Elon Musk is a man with a plan. Actually he’s a man with many plans – but what makes him interesting is that he has a record of actually making his plans, from electric cars to space flights, a reality.
To the point: Musk’s latest plan is an innovative transport system that will be super-fast and cheap. He described it as he once called it “a cross between a Concorde and a railgun and an air hockey table.” He’s aiming at the route between Los Angeles and San Francisco – but he promising to release his plans open-source so there’s no reason they couldn’t be used elsewhere. Interestingly, the distance between Los Angelese and San Francisco is only slightly shorter than the distance between Sydney and Melbourne.
There’s not a lot of detail on Musk’s plan yet, although the smart money seems to be on cars moving in a column of air. What Musk has already said of the plan, dubbed the ‘Hyperloop’ is that it will cost a fraction of a traditional solution. California is already planning a high-speed train on the LA to SF route at a cost of $60 billion. Musk is saying his solution would cost a tenth of that.
Musk has promised via Tweet to publish an alpha design for Hyperloop by August 12. It will be interesting to see what he comes up with. Equally interesting to see if anyone in Australia picks up on this and looks at what could be done here. Because, really, when you think about the difference that a high-speed train could make to the way our country works there ought to be a lot more enthusiasm for finding a solution. This by the way is how a visionary like Musk looks at a problem like this:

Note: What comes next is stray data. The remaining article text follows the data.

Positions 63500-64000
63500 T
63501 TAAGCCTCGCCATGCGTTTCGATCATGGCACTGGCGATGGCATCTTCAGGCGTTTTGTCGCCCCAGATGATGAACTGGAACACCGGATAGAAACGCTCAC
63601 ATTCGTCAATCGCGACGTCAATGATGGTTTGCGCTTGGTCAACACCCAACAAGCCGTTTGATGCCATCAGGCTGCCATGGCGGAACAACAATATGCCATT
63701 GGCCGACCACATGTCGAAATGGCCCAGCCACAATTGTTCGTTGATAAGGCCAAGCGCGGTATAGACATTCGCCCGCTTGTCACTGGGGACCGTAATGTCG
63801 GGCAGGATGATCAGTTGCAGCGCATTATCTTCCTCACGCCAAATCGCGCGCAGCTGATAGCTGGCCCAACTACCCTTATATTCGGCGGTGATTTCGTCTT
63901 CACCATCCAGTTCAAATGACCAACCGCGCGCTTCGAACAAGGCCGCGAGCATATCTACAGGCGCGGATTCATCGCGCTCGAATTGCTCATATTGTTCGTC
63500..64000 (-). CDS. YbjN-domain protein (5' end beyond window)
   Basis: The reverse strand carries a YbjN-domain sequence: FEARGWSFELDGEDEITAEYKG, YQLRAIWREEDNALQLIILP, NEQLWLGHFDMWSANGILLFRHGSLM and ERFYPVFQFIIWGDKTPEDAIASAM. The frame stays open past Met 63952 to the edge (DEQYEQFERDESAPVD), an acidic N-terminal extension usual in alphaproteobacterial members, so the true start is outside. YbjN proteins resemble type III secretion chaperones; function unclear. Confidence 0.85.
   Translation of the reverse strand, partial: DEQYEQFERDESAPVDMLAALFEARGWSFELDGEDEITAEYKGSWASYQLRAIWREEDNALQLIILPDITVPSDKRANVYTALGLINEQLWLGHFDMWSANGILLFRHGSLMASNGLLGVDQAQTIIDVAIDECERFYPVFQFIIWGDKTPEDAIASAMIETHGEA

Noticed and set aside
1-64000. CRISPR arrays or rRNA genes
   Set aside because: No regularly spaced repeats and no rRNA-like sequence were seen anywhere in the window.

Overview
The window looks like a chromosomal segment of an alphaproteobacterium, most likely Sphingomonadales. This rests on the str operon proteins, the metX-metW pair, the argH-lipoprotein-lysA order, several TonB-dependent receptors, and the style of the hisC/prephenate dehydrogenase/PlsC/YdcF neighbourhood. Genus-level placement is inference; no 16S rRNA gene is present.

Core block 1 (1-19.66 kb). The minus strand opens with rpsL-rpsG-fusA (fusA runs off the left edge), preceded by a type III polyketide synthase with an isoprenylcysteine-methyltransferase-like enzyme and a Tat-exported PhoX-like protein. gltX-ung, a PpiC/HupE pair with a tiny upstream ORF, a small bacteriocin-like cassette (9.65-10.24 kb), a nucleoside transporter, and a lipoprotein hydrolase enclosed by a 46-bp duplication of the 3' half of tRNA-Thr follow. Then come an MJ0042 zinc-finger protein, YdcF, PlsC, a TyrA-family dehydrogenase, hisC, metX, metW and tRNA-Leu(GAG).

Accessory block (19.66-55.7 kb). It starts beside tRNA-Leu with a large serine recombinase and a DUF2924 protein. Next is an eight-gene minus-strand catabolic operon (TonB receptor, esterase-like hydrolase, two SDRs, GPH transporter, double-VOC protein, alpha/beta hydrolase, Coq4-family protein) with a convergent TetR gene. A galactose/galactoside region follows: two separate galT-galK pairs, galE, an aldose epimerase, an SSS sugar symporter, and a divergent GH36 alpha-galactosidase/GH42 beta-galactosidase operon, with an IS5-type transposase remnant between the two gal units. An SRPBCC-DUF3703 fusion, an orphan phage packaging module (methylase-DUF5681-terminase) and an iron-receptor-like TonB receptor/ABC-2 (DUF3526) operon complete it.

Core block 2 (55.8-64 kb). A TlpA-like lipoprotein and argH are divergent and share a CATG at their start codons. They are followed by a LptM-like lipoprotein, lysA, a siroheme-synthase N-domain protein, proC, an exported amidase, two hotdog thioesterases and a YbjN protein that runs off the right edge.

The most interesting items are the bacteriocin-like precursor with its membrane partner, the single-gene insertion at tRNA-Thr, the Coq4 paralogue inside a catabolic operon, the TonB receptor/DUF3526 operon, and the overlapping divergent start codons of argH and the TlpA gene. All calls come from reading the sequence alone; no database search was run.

…How would you like something that can never crash, is immune to weather, goes 3 or 4 times faster than the bullet train… it goes an average speed of twice what an aircraft would do. You would go from downtown LA to downtown San Francisco in under 30 minutes. It would cost you much less than an air ticket than any other mode of transport. I think we could actually make it self-powering if you put solar panels on it, you generate more power than you would consume in the system. There’s a way to store the power so it would run 24/7 without using batteries. Yes, this is possible, absolutely.